Curating the ideas of creators
Are you a creator? Or just a curator?
My job is to sit and listen. I sit, in the middle of an audience or the back of the room. Except for the person next to me, what I’m doing goes unnoticed.
I do sketchnotes.
I’m not one of those folks who stands up at the front for all to see with a big board and sharpies. I could. I’ve done it once or twice. But it’s not my thing.
I’ve got a strange process by all accounts. Born of a nervousness with all things ink, I work in pencil, only adding ink and color after the piece is done and the talk long over. It’s laborious. It slows me down. But it also gives me the chance to edit, to change my mind, to hone and improve the images. It gives me the chance to be more creative.
I walk a fine line between illustration and documentation. I’m not just recording. I’m interpreting what’s being said by the person up on stage, on the other end of the phone line, who’s written on the page. Technically, this is a no-no. Many scribes pride themselves in documenting exactly what’s said, in having a perfect recall that delivers full quotes amidst their images.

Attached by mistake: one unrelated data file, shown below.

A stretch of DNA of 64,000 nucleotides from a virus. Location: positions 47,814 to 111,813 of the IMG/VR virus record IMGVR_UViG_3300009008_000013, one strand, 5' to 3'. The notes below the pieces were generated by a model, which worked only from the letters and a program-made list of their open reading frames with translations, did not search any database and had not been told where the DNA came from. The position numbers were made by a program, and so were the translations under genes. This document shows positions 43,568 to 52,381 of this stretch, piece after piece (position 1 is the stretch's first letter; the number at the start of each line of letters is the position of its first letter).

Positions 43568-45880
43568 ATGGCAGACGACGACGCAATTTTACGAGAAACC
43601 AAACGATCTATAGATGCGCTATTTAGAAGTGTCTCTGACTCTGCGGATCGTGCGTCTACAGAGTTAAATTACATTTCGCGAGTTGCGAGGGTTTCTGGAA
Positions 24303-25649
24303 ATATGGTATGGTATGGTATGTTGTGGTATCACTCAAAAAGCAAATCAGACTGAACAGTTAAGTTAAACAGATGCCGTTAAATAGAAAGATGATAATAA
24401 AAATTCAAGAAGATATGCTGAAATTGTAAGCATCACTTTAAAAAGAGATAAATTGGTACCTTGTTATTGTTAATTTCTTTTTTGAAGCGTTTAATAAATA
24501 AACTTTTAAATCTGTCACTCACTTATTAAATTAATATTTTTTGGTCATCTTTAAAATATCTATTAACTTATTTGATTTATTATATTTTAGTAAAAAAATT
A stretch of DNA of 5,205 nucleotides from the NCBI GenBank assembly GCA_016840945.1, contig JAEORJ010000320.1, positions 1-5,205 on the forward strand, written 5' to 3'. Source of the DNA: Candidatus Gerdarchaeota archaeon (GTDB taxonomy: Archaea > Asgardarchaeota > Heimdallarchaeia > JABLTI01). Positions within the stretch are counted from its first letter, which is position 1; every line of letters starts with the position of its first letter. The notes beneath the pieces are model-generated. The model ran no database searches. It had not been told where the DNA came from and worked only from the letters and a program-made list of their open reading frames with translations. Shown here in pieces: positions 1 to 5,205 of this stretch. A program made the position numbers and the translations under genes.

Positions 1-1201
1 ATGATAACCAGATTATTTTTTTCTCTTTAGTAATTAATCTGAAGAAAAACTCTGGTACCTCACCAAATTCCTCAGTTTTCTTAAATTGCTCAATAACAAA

I’m more interested in putting down where the talks lead me.
Copycats and forgers all
Creation – at least by current Western standards – implies that something new is being brought forth. Preferably something never before seen. So, am I creating? Or am I just copying, transposing or translating into another medium?
This question hasn’t always been such a conundrum. The act of creation doesn’t have the rigor of individuality imposed upon it in all cultures, nor in all times.
The process that brought painters like Caravaggio and Rembrandt to their status as “masters” was something foreign to today’s art classes. They weren’t off at art school, doing exercises or drawing nudes. Great painters began as apprentices. They mixed someone elses paints and their brushes filled in the outlines laid by the studio master. Once the apprentice was able enough, they made copies. Yes, copies. This is a big deal in the art world, distinguishing the brush stroke of the true master versus the infiltration of an apprentices work. Learning to paint was a process of becoming perfectly invisible, of aping another’s work so perfectly as to be mistaken for the original.
Today, that kind of thing smacks of forgery. Of fraud.
C’est moi l’original!
Breaded cats. Table flip. Nope. Memes bypass judgement usually reserved for art, not even requiring a nod to their original creator.